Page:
Effects Of El Niño On Patagonia’s 1997-’98 Climbing Season. Briefly explained, El Niño is a sporadic warm water current that flows clockwise from west to east along the equator and then south along South America’s west coast against the normal polar current. In an “El Niño year,” water temperature on the South American coast rises about 3°C, increasing rainfall significantly. Peru usually is the most severely affected country and influences in Chile decrease with higher southern latitudes.
According to locals, the winter of 1997 was mild and warmer than usual, and spring was rainy, also with temperatures above average. But then, after a still rainy January, almost three continuous weeks of good weather followed in February! El Niño revealed itself not only as a long period of good weather, but also with higher temperatures during 1997. The snow line on the Southern Patagonian Icefield was much higher this year than usual. Crossing the Icefield became a painful adventure. In February, Soames Flowerree (Chile), José Vélez (Ecuador), Derek Churchil (Chile) and Ralph Rynning (Norway), who crossed the Southern Patagonian Icefield from Jorge Montt Glacier to Paso del Viento, had to work very hard under lots of rain in January on Jorge Montt to make any advance over an awful crevasse labyrinth until they reached the plateau. Then, in February, good weather returned, and the sun soon melted what little snow was left, turning the usually flat icefield into an irregular suncup and crevasse-covered surface. Sometimes, they advanced as little as one kilometer in three hours.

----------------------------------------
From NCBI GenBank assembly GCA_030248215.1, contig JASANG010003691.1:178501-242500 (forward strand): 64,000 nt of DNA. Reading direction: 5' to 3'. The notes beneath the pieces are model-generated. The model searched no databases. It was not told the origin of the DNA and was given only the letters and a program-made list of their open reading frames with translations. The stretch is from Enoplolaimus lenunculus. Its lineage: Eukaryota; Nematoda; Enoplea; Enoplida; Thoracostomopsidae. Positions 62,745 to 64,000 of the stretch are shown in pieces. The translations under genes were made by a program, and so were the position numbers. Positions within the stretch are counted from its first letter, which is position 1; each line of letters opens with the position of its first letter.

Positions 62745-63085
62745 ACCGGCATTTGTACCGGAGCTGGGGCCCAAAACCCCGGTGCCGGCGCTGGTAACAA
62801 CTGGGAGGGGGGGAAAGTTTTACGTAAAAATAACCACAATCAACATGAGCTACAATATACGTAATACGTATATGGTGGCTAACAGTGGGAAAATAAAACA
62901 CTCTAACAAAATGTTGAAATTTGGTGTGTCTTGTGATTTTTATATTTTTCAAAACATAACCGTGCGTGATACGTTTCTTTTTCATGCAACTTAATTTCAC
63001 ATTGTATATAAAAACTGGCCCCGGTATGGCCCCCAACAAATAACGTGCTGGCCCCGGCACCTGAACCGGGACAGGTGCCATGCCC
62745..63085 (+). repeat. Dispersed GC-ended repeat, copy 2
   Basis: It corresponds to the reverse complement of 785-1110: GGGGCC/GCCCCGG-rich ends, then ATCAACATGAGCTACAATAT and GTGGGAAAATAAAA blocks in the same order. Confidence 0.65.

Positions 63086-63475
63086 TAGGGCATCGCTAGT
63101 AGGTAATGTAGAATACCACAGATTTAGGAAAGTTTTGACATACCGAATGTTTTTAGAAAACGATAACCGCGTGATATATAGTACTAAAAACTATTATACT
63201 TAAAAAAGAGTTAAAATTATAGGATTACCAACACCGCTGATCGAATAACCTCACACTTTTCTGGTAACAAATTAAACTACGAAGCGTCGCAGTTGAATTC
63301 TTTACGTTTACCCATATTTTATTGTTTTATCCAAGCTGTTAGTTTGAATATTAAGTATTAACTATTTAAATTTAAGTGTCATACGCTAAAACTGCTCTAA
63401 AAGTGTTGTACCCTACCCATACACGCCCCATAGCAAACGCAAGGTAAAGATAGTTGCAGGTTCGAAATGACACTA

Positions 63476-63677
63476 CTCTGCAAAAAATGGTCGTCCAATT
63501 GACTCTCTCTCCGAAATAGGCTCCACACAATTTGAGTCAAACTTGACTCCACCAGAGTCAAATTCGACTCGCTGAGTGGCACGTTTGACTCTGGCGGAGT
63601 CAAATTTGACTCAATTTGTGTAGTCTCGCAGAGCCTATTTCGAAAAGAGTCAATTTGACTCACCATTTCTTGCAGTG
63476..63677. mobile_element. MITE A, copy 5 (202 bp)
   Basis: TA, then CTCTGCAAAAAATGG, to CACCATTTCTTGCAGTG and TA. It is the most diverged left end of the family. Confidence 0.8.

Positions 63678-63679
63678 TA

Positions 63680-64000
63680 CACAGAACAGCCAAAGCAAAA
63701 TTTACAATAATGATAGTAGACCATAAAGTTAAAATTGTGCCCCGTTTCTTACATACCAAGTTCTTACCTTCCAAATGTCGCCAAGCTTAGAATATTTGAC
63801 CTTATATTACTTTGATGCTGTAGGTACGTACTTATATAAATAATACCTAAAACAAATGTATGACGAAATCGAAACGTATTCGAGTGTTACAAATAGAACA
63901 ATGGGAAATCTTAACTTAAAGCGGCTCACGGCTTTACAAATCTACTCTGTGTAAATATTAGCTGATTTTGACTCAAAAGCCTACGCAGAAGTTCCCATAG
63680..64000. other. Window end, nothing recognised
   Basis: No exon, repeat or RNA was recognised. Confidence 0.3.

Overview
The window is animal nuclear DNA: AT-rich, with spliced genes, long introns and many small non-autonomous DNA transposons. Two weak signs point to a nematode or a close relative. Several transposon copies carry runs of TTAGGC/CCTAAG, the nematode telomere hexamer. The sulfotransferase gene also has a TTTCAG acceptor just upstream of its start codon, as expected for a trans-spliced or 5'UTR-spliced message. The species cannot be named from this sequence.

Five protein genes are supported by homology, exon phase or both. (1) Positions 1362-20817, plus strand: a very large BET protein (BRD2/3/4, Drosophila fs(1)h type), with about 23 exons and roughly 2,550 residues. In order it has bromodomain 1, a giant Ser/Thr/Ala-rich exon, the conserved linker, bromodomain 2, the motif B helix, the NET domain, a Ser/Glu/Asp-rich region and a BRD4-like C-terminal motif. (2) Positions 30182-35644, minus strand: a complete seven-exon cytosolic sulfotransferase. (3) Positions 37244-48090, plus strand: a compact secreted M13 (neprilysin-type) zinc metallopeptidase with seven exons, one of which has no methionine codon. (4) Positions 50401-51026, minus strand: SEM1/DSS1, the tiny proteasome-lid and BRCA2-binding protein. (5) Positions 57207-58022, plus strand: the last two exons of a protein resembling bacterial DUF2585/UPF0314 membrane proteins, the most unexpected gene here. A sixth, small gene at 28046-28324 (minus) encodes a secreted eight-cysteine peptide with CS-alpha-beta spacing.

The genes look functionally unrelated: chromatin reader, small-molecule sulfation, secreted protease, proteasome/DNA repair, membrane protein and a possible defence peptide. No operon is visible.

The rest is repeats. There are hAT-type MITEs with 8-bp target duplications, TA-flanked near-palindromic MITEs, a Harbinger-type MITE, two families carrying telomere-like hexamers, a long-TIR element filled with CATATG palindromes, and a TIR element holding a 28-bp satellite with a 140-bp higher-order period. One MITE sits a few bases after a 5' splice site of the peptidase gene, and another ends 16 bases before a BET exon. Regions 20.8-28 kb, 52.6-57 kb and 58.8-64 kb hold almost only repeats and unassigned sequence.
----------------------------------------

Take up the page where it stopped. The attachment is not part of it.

The explanation for the good weather was a strong high-pressure system that positioned itself over the Southern Pacific Ocean in Patagonian latitudes, obstructing bad-weather fronts on their way from west to east toward Patagonia. The origin of this high-pressure area might be very related to El Niño. Weather in central Chile is mainly regulated by a high pressure area over the Southern Pacific Ocean in front of the Chilean coast. It moves north in winter and south in summer. This year, probably due to the influences of the higher temperatures brought by El Niño, the high-pressure area moved farther south than usual, bringing good weather to Patagonia.
The climbing season in Fitz Roy and Cerro Torre areas also was different than usual. Although good weather was by itself a blessing for climbers, approaching the peaks was unusually difficult because of the low amount of snow on the glaciers, as well as the lack of ice holding together rotten rock sections on the approaches to some walls.
Torres del Paine, on the other hand, was not as affected by the conditions, as it is at a lower altitude than the Fitz Roy area. There was good weather during the first three weeks of February, too, but the most important influence of El Niño occurred during the last week of the month. Unprecedented rain and thunder flooded the park, forcing local authorities to evacuate people and close the park entrance.
Christian Oberli, Club Alemán Andino, Chile